How to Apply for the Community HealthChoices Program
Before You Apply
Prior to applying for the CHC Program, applicants need to ensure they meet the eligibility criteria. Applying when over the income and / or asset limit(s) will be cause for denial of benefits. The American Council on Aging offers a free Medicaid eligibility test to determine if one might meet Medicaid’s eligibility criteria. Take the Medicaid eligibility test.
As part of the application process, applicants will need to gather documentation for submission. Examples include copies of Social Security and Medicare cards, bank statements up to 60-months prior to application, proof of income, and copies of life insurance policies, property deeds, and pre-need burial contracts. Unfortunately, a common reason applications are held up is required documentation is missing or not submitted in a timely manner.
Since the CHC Long-Term Services and Supports Program is not an entitlement, there may be a waitlist for program participation. This program is approved for approximately 124,000 beneficiaries per year. In the case of a waitlist, persons who reside in a nursing home and wish to transition back to community living or those who have an immediate risk of nursing home placement are given priority when a participant slot becomes available.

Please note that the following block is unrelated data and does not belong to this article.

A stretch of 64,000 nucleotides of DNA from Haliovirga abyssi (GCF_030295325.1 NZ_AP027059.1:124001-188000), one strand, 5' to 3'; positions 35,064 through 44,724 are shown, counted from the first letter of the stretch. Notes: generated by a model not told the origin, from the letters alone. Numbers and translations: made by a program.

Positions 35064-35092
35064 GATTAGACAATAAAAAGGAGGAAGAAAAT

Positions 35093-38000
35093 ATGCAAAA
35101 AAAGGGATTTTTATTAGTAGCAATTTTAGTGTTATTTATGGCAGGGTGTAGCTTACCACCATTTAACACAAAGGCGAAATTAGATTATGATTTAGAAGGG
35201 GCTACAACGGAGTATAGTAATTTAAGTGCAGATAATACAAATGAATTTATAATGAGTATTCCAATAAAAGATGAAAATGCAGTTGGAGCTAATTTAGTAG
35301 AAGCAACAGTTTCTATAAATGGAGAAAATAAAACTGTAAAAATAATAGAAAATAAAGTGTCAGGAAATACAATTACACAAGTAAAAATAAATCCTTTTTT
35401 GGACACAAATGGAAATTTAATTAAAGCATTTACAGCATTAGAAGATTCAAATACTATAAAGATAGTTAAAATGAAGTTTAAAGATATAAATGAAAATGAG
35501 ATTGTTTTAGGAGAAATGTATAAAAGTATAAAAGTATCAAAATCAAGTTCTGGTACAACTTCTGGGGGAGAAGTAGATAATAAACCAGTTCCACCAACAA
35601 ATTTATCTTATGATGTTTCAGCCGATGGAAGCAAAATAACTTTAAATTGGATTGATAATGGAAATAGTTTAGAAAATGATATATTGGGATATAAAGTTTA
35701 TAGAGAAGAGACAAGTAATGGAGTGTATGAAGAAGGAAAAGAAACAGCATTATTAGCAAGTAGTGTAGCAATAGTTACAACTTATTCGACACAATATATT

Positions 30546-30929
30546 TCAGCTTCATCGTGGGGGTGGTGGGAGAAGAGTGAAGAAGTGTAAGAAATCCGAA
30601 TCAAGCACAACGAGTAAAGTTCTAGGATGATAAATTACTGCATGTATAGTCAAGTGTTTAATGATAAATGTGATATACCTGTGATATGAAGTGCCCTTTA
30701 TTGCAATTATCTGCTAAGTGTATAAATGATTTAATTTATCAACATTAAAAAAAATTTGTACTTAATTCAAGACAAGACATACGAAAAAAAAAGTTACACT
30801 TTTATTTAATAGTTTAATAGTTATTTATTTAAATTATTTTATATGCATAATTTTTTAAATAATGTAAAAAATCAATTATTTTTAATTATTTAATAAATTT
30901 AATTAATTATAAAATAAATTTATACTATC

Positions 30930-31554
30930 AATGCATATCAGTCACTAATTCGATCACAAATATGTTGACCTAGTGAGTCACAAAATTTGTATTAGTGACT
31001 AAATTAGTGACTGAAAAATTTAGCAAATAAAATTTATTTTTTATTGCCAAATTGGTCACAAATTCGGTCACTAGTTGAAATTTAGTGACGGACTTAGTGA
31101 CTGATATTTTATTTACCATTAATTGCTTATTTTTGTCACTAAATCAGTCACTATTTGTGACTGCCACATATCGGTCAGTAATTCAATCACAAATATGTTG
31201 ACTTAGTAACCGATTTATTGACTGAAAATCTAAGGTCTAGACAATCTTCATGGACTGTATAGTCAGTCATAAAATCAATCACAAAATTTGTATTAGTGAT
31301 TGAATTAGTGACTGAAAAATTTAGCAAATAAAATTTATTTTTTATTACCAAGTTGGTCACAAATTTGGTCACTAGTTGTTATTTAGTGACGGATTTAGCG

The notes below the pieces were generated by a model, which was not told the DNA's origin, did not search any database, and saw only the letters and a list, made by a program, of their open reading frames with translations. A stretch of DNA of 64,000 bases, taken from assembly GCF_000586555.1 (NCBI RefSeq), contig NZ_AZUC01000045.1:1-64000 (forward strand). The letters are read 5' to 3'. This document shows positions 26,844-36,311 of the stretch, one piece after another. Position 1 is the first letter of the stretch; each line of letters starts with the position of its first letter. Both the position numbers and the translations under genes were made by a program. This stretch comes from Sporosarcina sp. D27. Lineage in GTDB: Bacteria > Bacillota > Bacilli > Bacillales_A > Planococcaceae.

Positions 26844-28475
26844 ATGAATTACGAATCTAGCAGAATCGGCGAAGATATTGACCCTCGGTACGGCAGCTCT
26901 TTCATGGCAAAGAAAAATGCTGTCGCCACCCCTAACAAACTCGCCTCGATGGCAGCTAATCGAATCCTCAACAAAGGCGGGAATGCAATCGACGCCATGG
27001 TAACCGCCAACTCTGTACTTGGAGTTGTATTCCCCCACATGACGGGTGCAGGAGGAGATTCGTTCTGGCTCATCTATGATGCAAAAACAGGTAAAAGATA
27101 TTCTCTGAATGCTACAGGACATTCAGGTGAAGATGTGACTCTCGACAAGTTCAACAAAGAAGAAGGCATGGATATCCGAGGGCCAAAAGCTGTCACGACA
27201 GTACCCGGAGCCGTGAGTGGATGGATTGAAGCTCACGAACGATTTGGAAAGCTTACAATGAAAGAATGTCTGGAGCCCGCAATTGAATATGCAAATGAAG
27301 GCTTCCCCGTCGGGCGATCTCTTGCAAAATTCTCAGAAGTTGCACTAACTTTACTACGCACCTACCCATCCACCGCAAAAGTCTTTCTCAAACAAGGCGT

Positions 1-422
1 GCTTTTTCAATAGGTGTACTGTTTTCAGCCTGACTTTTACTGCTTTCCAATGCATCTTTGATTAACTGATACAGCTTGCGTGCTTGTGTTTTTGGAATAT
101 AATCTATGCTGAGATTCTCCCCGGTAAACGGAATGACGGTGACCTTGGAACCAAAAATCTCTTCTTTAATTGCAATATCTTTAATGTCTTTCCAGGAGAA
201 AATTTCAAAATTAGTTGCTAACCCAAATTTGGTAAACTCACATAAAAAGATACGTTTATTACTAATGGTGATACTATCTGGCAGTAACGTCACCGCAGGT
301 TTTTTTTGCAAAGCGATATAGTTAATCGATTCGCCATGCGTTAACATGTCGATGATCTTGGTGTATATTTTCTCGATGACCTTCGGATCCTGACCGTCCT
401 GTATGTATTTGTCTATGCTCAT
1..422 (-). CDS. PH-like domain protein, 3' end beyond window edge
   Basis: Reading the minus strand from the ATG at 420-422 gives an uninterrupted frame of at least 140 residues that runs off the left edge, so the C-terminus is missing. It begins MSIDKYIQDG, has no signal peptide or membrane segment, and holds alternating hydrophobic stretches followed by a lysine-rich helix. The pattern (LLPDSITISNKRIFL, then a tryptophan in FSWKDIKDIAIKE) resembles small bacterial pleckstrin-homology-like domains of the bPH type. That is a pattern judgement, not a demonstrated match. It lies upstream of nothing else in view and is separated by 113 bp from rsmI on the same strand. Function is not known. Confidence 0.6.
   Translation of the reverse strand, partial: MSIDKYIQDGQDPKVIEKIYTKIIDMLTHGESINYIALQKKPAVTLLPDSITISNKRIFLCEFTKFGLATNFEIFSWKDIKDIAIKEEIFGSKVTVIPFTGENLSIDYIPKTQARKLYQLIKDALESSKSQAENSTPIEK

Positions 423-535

To apply for long-term services and supports via CHC, one should call 1-877-550-4227 to reach the Independent Enrollment Broker (IEB). Persons can also fill out and submit a contact information form here. A face-to-face assessment will be scheduled by IEB to determine if the functional need is met. Financial need for Medicaid is determined by one’s county assistance office (CAO). IEB can assist persons in completing the Medicaid application. Once found eligible for CHC, an “enrollment assister” is available to help persons choose and enroll in a CHC plan. Persons who do not choose a plan will automatically be enrolled in one. A needs assessment will determine which LTSS are received.
Additional information about the CHC Program can be found on the DHS website. Persons can also call 1-833-735-4416 to reach the CHC participant hotline. The Pennsylvania Department of Human Services (DHS) administers the Community HealthChoices Waiver Program.
Approval Process & Timing
The Medicaid application process can take up to 3 months, or even longer, from the beginning of the application process through the receipt of the determination letter indicating approval or denial. Generally, it takes one several weeks to complete the application and gather all of the supportive documentation. If the application is not properly completed, or required documentation is missing, the application process will be delayed even further. In most cases, it takes between 45 and 90 days for the Medicaid agency to review and approve or deny one’s application. Based on law, Medicaid offices have up to 45 days to complete this process (up to 90 days for disability applications). However, despite the law, applications are sometimes delayed even further. Furthermore, as wait-lists may exist, approved applicants may spend many months waiting to receive benefits.